What does that mean for Secaucus?
A total of $33 million that the NJMC now has, which includes the $25 million infusion, will allot $14 million for support to local towns like Secaucus. This includes necessities like flood relief. Fourteen million will go to environmental stewardship (another good thing since Secaucus has the largest amount of wetlands and opens space out of all 14 municipalities); and $2.5 million will go toward increasing economic strength in the Meadowlands District (something that municipalities can only benefit by as a whole).
"I've been living with these issues, like saving open space and flood control problems, since 1992," said Mayor Dennis Elwell. "This money ensures that municipal aid will continue for the next four years."
Director of Public Information for NJMC Chris Gale said the money can go to projects such as the restoration of Anderson Creek Marsh near the west end of Meadowlands Parkway. He added that there is $11 million in direct grants for main street improvement programs, $390,000 for senior citizen programs and arts programs, $200,000 to purchase municipal equipment (which includes flood control needs), $500,000 for transportation and traffic plans, and $2.5 million for flood control and storm water management to be used throughout the 14 districts, to name a few.
"Some of these improvements go hand in hand," Gale said. "Restoration of wetlands isn't just for animals. Building up the wetlands gives you better flood control."
Town Administrator Anthony Iacono said the "avalanche of funding would surely benefit a town already on the cutting edge of quality of life."
"You have to understand that the money is a tax relief for residents, since the funding for many of these projects will not come out of their pocket," said Iacono. "If you tie it into projects in progress, like open space, restoration and flood control, it can only help make a great place better."
He mentioned restoration projects like the Secaucus Wetland Enhancement site near Secaucus High School and the continuing Riverwalk near Mill Creek Point.
There are two projects under development by the Meadowlands Regional Chamber of Commerce that fit into the wider scope of the surrounding areas. The Jobs Opportunity Center is assessing job needs throughout the region. Large and small employers are being studied. The project will help businesses throughout the 14 districts especially by supplying a web-based platform for employees and employers, career counseling and internships for area youth.
Chamber Chief Executive Officer Jim Kirkos said the project is especially significant when large-scale projects like Xanadu, EnCap Golf Course and other destination projects begin operation. He said the center would keep the ball rolling during the hiring transition period when these mega-businesses open.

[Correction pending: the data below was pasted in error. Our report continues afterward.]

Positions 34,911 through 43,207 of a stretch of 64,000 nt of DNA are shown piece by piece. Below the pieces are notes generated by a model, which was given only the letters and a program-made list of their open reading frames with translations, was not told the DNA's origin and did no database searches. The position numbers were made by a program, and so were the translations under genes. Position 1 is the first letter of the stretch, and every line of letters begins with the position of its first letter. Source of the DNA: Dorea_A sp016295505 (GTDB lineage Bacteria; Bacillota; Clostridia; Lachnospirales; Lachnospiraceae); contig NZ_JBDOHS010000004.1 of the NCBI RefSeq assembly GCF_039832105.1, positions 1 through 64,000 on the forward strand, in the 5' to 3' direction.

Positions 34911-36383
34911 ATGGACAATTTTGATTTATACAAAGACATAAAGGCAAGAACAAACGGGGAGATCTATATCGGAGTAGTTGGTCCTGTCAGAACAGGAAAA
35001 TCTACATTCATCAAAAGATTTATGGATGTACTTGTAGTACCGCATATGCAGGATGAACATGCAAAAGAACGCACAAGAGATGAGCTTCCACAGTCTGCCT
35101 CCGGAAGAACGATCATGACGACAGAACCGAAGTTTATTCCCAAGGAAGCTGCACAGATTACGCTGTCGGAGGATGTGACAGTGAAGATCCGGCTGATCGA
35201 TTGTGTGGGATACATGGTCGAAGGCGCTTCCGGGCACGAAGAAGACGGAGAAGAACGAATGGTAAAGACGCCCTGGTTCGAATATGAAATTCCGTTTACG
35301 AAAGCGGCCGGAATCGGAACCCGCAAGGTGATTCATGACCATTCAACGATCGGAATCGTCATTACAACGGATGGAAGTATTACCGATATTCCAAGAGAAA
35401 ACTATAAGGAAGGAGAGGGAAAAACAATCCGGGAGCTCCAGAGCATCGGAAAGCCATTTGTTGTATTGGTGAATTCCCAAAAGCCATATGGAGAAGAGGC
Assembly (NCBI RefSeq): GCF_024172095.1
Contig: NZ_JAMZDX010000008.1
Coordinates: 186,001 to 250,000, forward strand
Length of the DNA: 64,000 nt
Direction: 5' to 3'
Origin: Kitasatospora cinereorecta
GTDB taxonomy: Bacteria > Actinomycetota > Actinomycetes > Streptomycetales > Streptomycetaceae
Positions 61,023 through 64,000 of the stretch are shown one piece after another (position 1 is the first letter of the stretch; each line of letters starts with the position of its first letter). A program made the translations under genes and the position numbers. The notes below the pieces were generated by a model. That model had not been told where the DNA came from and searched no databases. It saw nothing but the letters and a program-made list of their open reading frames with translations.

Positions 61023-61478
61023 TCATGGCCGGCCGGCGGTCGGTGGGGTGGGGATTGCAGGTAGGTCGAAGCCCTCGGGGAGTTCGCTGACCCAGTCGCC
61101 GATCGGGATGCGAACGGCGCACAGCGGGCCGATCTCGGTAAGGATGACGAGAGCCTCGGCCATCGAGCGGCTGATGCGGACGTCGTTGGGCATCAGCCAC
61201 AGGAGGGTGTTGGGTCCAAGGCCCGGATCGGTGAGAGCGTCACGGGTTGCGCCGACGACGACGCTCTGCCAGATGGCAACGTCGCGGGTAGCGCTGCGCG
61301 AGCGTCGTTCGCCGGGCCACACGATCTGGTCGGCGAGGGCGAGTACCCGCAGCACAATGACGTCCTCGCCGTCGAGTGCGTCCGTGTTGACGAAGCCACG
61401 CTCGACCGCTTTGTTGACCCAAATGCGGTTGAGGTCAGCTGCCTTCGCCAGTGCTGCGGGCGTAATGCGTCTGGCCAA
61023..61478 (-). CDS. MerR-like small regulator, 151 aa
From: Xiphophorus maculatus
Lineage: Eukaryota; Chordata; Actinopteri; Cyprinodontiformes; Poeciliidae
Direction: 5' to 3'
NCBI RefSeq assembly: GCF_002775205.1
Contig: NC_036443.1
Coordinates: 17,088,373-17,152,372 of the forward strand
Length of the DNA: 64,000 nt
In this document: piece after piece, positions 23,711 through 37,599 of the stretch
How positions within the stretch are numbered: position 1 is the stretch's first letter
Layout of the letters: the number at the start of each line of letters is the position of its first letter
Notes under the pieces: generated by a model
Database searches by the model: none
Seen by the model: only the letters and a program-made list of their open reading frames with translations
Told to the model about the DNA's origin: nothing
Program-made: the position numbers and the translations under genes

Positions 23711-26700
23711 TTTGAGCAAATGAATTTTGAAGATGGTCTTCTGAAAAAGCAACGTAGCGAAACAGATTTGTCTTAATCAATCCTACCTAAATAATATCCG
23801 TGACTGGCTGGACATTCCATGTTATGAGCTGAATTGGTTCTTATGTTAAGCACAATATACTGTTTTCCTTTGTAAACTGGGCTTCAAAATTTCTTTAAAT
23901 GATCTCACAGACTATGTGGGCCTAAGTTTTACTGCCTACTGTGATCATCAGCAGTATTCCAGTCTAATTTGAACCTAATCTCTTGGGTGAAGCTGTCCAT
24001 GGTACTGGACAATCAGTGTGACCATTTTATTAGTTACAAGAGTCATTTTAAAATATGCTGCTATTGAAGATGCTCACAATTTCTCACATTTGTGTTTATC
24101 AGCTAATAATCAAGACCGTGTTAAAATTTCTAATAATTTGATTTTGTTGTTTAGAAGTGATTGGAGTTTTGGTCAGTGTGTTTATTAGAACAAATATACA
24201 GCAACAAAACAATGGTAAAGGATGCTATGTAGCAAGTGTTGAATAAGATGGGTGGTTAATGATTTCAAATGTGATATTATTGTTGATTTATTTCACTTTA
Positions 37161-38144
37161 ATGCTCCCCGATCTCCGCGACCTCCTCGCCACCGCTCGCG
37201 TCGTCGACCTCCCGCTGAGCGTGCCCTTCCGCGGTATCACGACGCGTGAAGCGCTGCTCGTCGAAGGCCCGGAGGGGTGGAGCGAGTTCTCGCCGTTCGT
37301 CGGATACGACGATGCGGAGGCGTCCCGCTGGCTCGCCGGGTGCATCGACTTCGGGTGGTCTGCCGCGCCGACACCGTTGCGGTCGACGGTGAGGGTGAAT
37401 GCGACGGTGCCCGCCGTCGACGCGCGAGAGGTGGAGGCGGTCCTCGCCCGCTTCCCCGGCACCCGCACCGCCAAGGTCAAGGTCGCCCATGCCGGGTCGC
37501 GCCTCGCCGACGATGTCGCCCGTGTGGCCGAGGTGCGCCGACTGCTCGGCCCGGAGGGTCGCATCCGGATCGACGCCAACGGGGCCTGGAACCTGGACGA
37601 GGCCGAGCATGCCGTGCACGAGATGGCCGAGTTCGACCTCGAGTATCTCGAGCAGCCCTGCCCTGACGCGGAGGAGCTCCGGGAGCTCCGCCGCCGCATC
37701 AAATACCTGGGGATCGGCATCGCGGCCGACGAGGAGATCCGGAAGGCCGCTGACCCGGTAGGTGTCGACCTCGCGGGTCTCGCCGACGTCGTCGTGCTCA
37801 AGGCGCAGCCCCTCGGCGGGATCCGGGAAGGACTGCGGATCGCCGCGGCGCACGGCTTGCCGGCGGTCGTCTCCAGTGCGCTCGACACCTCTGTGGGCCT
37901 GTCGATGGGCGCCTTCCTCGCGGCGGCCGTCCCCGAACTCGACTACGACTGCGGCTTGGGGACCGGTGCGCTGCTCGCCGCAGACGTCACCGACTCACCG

Kirkos said the Employment Center would not only list available jobs but also fill the holes in any possible employment gaps.
"During the shuffling of employees within the hospitality segment, there would be no voids from existing businesses to keep employees and fill positions," he said.
The money would also enhance the Meadowlands Liberty Convention and Visitors Bureau. Kirkos said the CVB area businesses attract tourism dollars by marketing the region and enhancing spending by identifying on a websites on the Internet and special kiosks throughout the region.
"Tourists are better able to access information on what there is to do in the area," said Kirkos. "It helps fill up hotel rooms and places like Harmon Cove, restaurants and outlets. The positive impact for the community would be tax revenue and increased job opportunities."
How the funding came about
Originally, the landfill funds were for closing and monitoring fees, and were paid by municipalities and other dumpers. Now Cherokee Investment Partners, LLC, a North Carolina environmental risk management firm with an office in East Rutherford, will be sealing off the landfill as part of the Phase One of the EnCap golf course development.
Sarlo lobbied to secure the fees that had been held in escrow so they could be used in the NJMC's MAGNET (Meadowlands Area Grants for Natural and Economic Transformation) program. The plan funds the goals set out on NJMC's master plan.
"It's not every day you can recycle landfill money and reinvest in economic and environmental development," said Codey. "Our goal is to make the Meadowlands the sports and entertainment Mecca we always have thought of it as."
This is significant for municipalities in the NJMC district because the language introduced into New Jersey's 2006 state budget by Senator Sarlo, the funds are being released, as Cherokee will be using its own funds and be backed by an insurance policy to close the landfill.
"NJMC helped make today a reality by suppling the back up documents to get the money we deserved," said Sarlo. "The district hopes to serve as a model for other states."